Bitcoin is facing a number of headwinds including low liquidity which is contributing to volatility. U.S. regulators are also heavily scrutinizing the crypto industry.
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Cryptocurrency prices rose broadly on Monday, with bitcoin climbing above $27,000 for the first time this month.
Bitcoin was last higher by less than 1% at $26,685.97, according to Coin Metrics. Earlier it rose as much as almost 4% to $27,403.17. Ether was slightly higher also and trading at $1,635.90.
The reason for the move wasn’t clear, although there was a spike in trading volume during opening hours in the Asian market, said Dessislava Aubert, senior research analyst at crypto data provider Kaiko.
“In the current low liquidity environment, relatively low buying and selling pressure could amplify spot price movements and spur liquidations on derivatives markets,” she said.
Bitcoin is up about 4% for September.
The volume spike followed a report by Japan’s Nikkei over the weekend that the Japanese government plans to allow startups to sell digital tokens to venture capital funds in addition to conventional assets like shares and stock options.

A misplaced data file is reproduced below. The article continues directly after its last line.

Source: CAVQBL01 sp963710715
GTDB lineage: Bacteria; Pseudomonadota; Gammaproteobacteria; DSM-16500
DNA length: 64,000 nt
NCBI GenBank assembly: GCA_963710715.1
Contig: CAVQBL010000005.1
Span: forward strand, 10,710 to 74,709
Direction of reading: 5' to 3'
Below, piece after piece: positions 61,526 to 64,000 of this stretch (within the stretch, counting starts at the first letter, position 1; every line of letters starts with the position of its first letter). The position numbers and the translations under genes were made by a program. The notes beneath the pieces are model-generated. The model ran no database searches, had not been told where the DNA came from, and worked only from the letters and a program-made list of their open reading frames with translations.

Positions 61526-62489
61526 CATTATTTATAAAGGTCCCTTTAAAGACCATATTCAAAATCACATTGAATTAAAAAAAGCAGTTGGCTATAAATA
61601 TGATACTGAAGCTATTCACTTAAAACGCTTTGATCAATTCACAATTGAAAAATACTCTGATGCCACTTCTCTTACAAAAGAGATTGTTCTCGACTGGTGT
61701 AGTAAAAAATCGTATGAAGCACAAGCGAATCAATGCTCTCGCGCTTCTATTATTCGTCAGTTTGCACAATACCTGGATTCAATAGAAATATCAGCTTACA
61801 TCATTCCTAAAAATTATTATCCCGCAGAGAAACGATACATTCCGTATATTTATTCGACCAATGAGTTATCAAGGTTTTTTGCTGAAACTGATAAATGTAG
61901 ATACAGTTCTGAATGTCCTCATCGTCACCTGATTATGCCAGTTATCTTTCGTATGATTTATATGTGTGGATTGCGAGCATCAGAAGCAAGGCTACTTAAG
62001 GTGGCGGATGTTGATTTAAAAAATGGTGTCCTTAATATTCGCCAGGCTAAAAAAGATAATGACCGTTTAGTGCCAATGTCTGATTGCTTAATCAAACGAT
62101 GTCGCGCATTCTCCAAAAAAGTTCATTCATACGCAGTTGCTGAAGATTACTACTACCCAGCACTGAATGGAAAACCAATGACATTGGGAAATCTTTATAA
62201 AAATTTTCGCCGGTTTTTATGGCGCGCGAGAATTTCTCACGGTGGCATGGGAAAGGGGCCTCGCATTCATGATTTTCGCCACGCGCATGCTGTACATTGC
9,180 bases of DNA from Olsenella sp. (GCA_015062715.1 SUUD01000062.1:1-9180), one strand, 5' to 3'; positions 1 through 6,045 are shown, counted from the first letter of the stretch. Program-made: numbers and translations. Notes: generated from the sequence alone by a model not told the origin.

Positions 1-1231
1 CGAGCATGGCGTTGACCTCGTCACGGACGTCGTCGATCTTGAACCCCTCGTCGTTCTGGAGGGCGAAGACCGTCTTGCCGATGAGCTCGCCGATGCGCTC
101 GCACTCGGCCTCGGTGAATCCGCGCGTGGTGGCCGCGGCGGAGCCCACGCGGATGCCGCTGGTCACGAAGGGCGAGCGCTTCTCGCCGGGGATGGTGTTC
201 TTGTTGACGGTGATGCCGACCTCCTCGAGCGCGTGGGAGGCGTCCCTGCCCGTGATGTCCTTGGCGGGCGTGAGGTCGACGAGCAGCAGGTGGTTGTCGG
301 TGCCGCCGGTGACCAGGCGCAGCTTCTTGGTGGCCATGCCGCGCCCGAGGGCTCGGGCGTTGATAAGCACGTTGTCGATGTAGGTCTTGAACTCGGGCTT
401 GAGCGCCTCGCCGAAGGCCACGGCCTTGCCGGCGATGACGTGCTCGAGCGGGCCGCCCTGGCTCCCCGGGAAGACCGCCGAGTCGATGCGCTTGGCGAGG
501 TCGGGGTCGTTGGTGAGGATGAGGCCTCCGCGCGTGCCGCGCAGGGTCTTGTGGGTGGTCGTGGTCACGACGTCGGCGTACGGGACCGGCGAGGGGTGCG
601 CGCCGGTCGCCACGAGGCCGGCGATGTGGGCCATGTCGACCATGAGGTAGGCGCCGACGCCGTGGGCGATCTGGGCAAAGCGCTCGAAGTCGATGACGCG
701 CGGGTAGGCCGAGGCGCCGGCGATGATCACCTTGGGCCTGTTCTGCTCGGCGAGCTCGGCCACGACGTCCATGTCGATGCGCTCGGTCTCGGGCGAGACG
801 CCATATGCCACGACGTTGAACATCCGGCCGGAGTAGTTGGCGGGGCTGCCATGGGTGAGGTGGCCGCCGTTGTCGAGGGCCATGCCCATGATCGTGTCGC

“Overall, we expect volatility this week ahead of several big central bank meetings,” Aubert added.
The moves coincide with a rising stock market ahead of the Federal Reserve’s two-day policy meeting, which is scheduled to conclude this Wednesday. Traders are assigning a 99% chance that the Fed keeps interest rates as they are and just a 31% probability of a hike in November, according to the CME Group’s FedWatch tool, which gauges pricing in the fed funds futures market.
Bitcoin is coming off its first back-to-back weekly gains since May despite bearish sentiment among investors. Its 50-day moving average began turning lower in August and recently crossed below its 200-day moving average. While crypto traders are usually unfazed by short-term volatility, the trend has caused some to worry that long-term momentum may be breaking.
Monday’s moves bring bitcoin’s monthly gain to 4%.